For adolescents and teens, continue the dialogue about race; discuss how your teen and others have been treated in various situations. Discuss strategies for addressing and speaking up for anyone who is being harassed, bullied or unfairly treated or blamed. Discuss how it would feel to be blamed unfairly by a group or association and what the long-term impact of that might be. Explore fears of speaking up and consequences of remaining silent.   

Keep having conversations  

Children need time to think and process. Revisiting the topics of race, justice and current events helps keep lines of communication open.  Discrimination and racism are longstanding issues and our conversations must be frequent. For some children, this may be one of the first times they have truly considered the concept of racism. It’s important that they be made aware that racism has existed for centuries. 

First, get an understanding of how your child feels — scared, angry, anxious? Provide context and explain why this is happening. Share that most people and protests are peaceful. The protests are happening across the country, and even in other parts of the world. Focus on the fact that most people (more than 75 percent of Americans) want to create a more fair and just system for black Americans and other people of color. 

Then, keep talking. When children notice differences between themselves and others, talk about it. A five-minute chat in the car can make a big impact in your child’s understanding of justice and race dynamics.  

Take action in your community  

Your children may want to act for justice. Applaud their sense of fairness and help channel that energy toward actions that are age and ability appropriate.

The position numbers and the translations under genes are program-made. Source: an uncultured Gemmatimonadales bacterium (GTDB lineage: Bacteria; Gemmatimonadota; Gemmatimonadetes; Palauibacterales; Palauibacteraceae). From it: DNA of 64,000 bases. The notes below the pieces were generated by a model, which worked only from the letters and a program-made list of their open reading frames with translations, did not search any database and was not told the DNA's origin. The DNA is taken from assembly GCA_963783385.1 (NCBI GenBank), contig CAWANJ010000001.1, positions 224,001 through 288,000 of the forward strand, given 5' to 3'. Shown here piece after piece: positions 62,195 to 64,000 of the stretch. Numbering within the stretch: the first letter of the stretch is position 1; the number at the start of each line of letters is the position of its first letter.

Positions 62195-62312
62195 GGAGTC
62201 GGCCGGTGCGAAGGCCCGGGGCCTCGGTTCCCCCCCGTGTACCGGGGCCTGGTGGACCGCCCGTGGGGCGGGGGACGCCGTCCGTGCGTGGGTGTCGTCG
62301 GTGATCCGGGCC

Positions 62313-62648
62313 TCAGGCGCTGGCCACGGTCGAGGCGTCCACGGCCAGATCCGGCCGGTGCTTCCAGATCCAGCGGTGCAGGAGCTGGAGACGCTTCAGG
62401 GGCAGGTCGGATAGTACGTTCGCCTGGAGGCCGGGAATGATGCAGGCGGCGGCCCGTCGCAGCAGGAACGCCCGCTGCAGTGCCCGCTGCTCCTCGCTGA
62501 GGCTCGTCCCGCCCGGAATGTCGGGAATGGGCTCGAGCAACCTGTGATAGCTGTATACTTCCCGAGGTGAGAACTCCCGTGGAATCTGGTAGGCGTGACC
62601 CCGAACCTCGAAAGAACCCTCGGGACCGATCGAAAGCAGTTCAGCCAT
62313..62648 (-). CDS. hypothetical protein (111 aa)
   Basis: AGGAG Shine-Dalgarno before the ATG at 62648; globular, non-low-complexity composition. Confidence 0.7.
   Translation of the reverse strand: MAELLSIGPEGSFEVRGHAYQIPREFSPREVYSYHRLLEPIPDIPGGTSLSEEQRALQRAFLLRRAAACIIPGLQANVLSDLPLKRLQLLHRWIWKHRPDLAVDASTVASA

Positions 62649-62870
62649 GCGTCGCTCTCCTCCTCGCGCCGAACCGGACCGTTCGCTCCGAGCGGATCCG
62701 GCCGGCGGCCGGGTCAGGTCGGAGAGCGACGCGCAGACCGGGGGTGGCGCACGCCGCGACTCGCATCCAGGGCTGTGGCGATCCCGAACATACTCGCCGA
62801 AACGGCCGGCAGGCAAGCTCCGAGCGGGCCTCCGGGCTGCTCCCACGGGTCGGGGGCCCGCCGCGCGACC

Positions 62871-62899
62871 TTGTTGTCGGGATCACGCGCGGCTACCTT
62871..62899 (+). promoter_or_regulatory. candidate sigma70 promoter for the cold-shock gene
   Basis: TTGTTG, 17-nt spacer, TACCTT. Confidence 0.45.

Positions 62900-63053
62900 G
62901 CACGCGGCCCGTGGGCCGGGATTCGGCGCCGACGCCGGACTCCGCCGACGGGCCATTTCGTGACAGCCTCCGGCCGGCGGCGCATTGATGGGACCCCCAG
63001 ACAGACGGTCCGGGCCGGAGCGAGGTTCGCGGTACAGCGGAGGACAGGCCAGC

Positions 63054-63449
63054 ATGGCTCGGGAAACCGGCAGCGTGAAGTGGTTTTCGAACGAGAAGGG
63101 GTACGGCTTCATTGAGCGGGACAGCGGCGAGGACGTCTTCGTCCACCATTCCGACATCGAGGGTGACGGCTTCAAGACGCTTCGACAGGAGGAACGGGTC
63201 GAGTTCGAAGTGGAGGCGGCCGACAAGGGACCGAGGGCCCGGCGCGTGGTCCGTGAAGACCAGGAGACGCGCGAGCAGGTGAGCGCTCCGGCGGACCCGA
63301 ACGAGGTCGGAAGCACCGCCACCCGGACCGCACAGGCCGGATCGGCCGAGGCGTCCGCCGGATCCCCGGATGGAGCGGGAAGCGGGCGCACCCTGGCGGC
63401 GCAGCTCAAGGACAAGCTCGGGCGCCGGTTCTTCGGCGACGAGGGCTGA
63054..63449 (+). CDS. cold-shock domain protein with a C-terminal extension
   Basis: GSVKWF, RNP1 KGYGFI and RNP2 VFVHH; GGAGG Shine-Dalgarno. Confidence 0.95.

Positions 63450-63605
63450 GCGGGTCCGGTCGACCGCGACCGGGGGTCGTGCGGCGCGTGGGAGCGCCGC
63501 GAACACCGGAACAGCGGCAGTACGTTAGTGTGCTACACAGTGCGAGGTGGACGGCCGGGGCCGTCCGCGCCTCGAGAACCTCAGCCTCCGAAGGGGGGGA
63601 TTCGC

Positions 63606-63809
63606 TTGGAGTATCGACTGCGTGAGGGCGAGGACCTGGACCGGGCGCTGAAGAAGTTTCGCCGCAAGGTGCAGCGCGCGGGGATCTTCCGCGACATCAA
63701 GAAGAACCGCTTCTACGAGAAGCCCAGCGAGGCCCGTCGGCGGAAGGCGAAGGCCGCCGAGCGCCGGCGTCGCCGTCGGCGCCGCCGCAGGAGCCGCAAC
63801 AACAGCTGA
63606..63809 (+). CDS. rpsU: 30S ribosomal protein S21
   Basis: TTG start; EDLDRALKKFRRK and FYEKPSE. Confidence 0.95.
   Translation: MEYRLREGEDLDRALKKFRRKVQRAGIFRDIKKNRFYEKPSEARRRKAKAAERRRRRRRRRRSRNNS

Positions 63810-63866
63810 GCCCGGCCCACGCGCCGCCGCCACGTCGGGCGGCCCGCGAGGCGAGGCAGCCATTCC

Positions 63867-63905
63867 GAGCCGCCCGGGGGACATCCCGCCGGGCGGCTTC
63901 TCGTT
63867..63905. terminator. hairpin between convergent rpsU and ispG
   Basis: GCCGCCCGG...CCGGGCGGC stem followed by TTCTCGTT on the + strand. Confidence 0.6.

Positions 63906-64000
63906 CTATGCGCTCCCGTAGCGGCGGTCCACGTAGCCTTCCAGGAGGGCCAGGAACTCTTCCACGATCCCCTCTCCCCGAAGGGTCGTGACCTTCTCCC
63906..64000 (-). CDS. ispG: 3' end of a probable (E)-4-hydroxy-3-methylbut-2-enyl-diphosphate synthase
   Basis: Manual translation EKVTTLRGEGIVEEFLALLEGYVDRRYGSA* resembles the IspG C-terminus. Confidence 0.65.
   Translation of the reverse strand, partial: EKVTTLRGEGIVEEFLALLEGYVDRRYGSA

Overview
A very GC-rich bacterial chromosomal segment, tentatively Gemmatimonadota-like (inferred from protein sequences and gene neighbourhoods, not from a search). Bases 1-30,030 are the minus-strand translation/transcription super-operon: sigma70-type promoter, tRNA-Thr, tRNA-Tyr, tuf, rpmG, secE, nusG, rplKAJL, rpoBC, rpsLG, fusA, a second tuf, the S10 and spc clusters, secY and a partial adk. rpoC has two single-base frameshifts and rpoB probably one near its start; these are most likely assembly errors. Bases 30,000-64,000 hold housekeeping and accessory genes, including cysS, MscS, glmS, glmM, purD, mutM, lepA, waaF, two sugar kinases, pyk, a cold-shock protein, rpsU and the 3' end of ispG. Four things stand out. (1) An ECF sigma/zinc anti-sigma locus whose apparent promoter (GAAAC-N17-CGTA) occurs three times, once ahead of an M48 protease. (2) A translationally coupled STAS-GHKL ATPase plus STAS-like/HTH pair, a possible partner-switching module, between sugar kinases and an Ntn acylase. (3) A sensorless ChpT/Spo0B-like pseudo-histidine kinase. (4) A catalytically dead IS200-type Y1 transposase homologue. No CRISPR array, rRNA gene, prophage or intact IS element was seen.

Here are some ideas:  

  • Use art. Kids can’t always express themselves though words. Use watercolors inside and sidewalk chalk outside to draw images for justice. Convey emotions like love, peace and friendship. For children who can write, consider making signs they can put up in their bedrooms or in prominent places in your home.  
  • Contact family friends and ask to chat. Have a video call to talk about your feelings, ways to help and how to create impact in your community. Some ideas might include more inclusive playground play, craft projects and having a bigger conversation with classmates about race and justice.  
  • Find a neighborhood protest. With a little internet research, you can find a small gathering of people protesting while observing social distancing guidelines. Don’t forget to wear your mask!  
  • Continue speaking up and speaking out. Encourage your children to call attention to acts of racism when they encounter them. Using words like “please stop” and “please use kindness” can be a great place to start. 
  • Limit social media time. If your child is active on social media, consider monitoring what they experience so that you can discuss it. Also consider limiting the amount of time your child spends on social media. Despite best intentions, the number of messages on social media can be stressful and overwhelming, potentially leading to anxiety and depression.  

Most of all, recognize that you’re standing in the doorway of opportunity. You can shape your child’s understanding of race and justice while helping them navigate the complexity of our culture. You are not expected to have all the answers, but you are the example that your child will follow.   

Step into this opportunity and take every available moment to demonstrate kindness and advocate for each individual’s right to be treated with fairness, dignity and respect. You and your child will benefit, and so will our world.  

Learn more about what MultiCare is doing to address racism and injustice.

Help provide access to care and support for all children by making a donation to Mary Bridge Children’s Foundation.

About The Author

Chris Ladish Dr. Chris Ladish, Chief Clinical Officer
Dr. Ladish is the Chief Clinical Officer, Pediatric Behavioral Health, Mary Bridge Children’s Hospital and Health Network  More stories by this author